The exchange meeting began with a talk by the executive director of the KDA, who is located inland. He was visiting the disaster area along the coast for the first time. He said he was speechless at the scale of the disaster he had witnessed. At first, the participants did not say much, perhaps because of the pain of the devastation. Gradually, however, they discussed their problems. One unique example was that they were served bananas for breakfast at an elementary school evacuation site. Due to their ailments, they couldn’t eat the bananas due to the high potassium content. By the end of the meeting, members commented that they appreciated the leisurely lunch and teatime since there had been a long absence for such an opportunity and it was gratifying to see one another safe and sound.
Food and clothing from “Safety Iwate” was delivered directly by the Federation.
4. Keeping the Disaster Top of Mind (2) July-November 2014
The “Exchange and Consultation Meeting for Support of In-Home Treatment” was held jointly with 13 coastal municipalities to publicize the “Services and Supports for Persons with Disabilities Act”.
The motivation for holding the event was based on requests to “hear directly from patients with intractable diseases” and “hold an exchange meeting at the municipal level,” as well as a strong desire to “keep the disaster top of mind”.
The Health and National Health Insurance Section of the Iwate Prefectural Health and Welfare Department sent out information to 2044 recipient card holders covering specific diseases. Of which, 129 attended the meeting.
The recovery has been slow, and the people in all of these areas have been struggling with illness and life in general, but are trying their best to move forward. As they warmly exchanged information, a few participants noted “I am happy to see you all” and “We hope you will come again next year”.
5. May the “Poem of Life” Reach My Deceased Friend.
Mr. Sawayama, who has a neurological intractable disease, spinocerebellar degeneration, and who has been creating poetry and self-publishing his works, lost his best friend who had muscular dystrophy in the earthquake disaster. His friend had been working on a picture book. He illustrated Mr. Sawayama’s stories and co-authored and self-published two picture books between 2006 and 2008.
After the earthquake, Mr. Sawayama spent many days in a state of depression upon hearing the news of his best friend’s death. Nevertheless, this did not stop him from creating.
He produced about 30 works, including poems addressed to his late friend.
Until then, his style had been characterized by a casual, unobtrusive depiction of everyday life, but after the disaster, “I began to think more about the weight of life.” Although he no longer had his close friend who drew illustrations for him, he would like to continue to express what he feels in his poems.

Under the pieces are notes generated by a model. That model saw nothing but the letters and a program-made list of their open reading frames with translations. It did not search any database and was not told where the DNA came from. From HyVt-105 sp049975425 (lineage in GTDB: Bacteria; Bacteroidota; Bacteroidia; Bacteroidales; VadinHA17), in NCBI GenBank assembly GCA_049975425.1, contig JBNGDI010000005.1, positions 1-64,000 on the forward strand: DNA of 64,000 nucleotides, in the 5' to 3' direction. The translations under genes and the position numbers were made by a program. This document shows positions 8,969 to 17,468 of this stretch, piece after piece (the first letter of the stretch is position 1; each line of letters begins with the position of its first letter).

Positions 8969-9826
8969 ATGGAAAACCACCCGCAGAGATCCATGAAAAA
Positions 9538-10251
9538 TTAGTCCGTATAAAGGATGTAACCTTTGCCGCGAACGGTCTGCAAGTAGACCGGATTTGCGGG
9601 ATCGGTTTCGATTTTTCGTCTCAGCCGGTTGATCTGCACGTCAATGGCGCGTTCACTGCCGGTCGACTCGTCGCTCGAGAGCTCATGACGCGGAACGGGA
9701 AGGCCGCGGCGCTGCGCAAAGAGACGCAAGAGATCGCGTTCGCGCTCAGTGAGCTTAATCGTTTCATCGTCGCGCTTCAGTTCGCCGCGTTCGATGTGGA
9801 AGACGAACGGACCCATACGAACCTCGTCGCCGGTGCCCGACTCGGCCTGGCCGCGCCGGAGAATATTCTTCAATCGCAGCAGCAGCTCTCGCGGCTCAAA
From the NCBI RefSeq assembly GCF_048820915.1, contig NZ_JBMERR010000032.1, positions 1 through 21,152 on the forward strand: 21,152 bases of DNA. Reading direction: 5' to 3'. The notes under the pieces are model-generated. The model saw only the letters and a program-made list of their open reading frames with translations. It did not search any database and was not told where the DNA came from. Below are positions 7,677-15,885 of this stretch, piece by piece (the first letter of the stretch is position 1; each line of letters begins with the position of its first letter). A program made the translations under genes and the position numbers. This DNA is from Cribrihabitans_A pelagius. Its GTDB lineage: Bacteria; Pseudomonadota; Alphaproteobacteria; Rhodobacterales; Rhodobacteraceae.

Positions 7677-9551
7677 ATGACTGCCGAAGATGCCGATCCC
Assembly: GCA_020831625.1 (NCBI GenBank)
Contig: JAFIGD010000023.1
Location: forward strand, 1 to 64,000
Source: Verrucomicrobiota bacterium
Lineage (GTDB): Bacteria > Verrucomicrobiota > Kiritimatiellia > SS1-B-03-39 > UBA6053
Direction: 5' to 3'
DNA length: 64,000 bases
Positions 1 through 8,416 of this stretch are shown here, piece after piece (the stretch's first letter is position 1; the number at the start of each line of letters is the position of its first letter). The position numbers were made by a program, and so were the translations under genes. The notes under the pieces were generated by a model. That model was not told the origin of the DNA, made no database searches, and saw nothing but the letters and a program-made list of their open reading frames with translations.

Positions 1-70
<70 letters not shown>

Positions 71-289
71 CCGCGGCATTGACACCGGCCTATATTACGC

I couldn’t do anything…
What a shame…
You’re not here anymore!
When the cherry blossoms bloom
Do you remember
The sky that day
The wind and clouds
Cherry blossom petals floating in the wind
I watched it all alone
With a passion in my heart
My dearest friend
It’s time to say goodbye
To each our own paths
I’m walking out
I’m rooting for you
Every time I pass by a row of cherry trees
You smiled as brightly as the sun
When the cherry blossoms bloom
Always… always… always…
The sky is the color of cherry blossoms
When the cherry blossoms bloom
6. The Present
The Iwate Prefecture Council of Intractable Diseases and Related Disorder continues to co-host the “Exchange and Consultation Meetings for Home Care Support” with municipal welfare service departments and area health centers.
Participants commented that they were glad they had the courage to join. There are many patients living in the same community who do not disclose that they have an intractable disease. The municipal welfare service section also commented, “We didn’t know there were so many people with intractable diseases in our municipality,” and “It was good to hear directly from them about their requests. We hope that the event will provide an opportunity for those in charge to get directly involved with patients with intractable diseases and support their home care.
From this disaster, we have realized more issues that need to be addressed, but we understand there is still a long road ahead to solving them. We would like to repeatedly appeal to the prefectural and municipal governments regarding the need to establish welfare evacuation centers and improve their functions.
Because intractable diseases can affect anyone, it is essential to have a connection with the local community so that people close to you can understand your condition and help you recuperate.
We hope to continue this activity in the future.